North Texas teachers offered training on using guns

Posted Sunday, Mar. 31, 2013  comments  Print Reprints

Concealed handgun license class

For information or to register for the class, go to The class is limited to 1,000 people and is open to any public or private school teachers and employees. The only cost for the class is a box of ammo that you provide and a $10 range fee due at registration.

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Married to a hunter, Shay Stavenhagen has access to guns but little idea how to use them.

Stavenhagen, a fourth-grade teacher at Beckham Elementary School in Arlington, has pondered taking a concealed handgun license class for about a year but was always deterred by the typical $150 cost.

"I've grown up around guns and my husband hunts so I felt like I needed to be educated about the weapons that are in my house," she said.

So when Stavenhagen learned that a free concealed handgun license class was being offered April 6 to educators from around the area, she quickly signed up and got her mother, retired Arlington Principal Jan Durham, to do the same.

"I don't know that I will carry," said Stavenhagen, 32. "I just want to go and get to know a gun better. At this point, I'm not comfortable enough to carry a gun because I don't know how to work a gun. I feel like I need to go and get educated."

The class, called "the largest CHL class ever held," is the brainchild of Chris Kyle, a former Navy SEAL sniper killed last month, and Dalworthington Gardens Police Chief Bill Waybourn. The two had been planning the event before the fatal shooting of Kyle and his friend Chad Littlefield at a Glen Rose gun range Feb. 2.

Waybourn, a concealed handgun instructor since 1996, said that though he considered canceling the class after Kyle's death, he is convinced Kyle would have wanted it to go forward.

He said Kyle had a great respect for educators and wanted to give back to those who care for our children.

"He truly had a servant's heart," Waybourn said. "In signing books, he would say, 'It's our duty to serve those who serve us.'"

The shootings at Sandy Hook Elementary School were largely the inspiration for offering the free course to educators, Waybourn said. In the December shootings in Newton, Conn., a gunman killed 20 first-graders and six adults before taking his own life.

"Since Sandy Hook, I've had a lot of teachers call me concerned about protection and different situations," Waybourn said.

Since the Connecticut shooting, arming educators in schools has become a hot-button topic.

Texas law allows individual school districts to decide whether to let licensed employees carry guns on campus.

Only a couple of rural districts permit it, though other districts have considered changing their policies.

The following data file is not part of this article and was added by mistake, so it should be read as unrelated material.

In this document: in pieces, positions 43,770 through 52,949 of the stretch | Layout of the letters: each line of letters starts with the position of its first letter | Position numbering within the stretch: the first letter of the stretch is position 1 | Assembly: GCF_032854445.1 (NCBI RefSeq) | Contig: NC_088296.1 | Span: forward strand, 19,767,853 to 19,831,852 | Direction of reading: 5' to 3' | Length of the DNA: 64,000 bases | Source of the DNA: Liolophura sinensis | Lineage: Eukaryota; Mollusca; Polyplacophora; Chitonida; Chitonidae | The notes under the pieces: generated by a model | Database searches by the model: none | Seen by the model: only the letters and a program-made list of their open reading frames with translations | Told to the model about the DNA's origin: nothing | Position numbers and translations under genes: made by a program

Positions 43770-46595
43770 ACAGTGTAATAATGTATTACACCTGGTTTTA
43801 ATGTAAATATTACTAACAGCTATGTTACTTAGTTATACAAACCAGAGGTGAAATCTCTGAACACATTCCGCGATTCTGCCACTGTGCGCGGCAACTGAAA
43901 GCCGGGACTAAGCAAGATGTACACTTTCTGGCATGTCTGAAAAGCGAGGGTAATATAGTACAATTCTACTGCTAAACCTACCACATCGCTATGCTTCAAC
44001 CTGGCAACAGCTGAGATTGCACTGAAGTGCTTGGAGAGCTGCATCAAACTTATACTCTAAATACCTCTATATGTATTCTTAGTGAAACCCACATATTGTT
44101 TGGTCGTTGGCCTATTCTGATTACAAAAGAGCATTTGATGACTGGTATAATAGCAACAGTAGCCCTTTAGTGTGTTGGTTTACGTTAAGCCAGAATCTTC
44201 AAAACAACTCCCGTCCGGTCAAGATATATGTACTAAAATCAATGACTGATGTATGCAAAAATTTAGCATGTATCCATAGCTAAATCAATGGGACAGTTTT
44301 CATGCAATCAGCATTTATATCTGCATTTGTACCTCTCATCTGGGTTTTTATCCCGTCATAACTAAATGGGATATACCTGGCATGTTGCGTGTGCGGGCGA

Waybourn said he's not worried about any controversy that may come with offering a free concealed handgun class to educators.

"I'm the guy that started blood draws in Texas on DWIs and that was kind of controversial so we're used to that," he quipped.

He says the class is not intended as an agenda-pusher for having armed teachers in schools.

"I look at it as an educational process. There's going to be people who throw rocks at it. ... There'll be others who think we ought to storm the school and have a gun in every classroom," Waybourn said. "I'm not in one of those boats. I'm just the educator."

The classroom instruction part of the class will be held in the Kennedale High School's Performing Arts Center. Kyle's widow, Taya Kyle; and his brother, Jeff Kyle, will be among those attending the event to speak briefly to participants.

Waybourn said range shooting will be spread over several days.

Kennedale district spokeswoman Erin Hyden said the district agreed to allow use of the building but is not sponsoring the event. She echoed the website's description of the event as not an attempt to persuade school administrations to form weapons policies, but rather "to present the facts and bring better education and personal confidence to an issue that is often misrepresented."

"Kennedale ISD is not considering allowing faculty to carry on campus," Hyden said.

Durham, who worked 40 years in education before retiring as principal at Thornton Elementary in 2007, is among those who don't believe guns belong in schools.

"I just think there's too many ways to make a building secure," she said.

But Durham, 64, said she sees taking the gun class as simply a way of educating herself.

"Not that I'm going to carry a gun all the time, or maybe ever, but at least I would know how, I would know the laws and I would know what I'm supposed to do and not do," Durham said. " ... You've got to be smart about the decisions you make and be educated. We're always learning. That has always been my motto."

Deanna Boyd, 817-390-7655

Twitter: @deannaboyd

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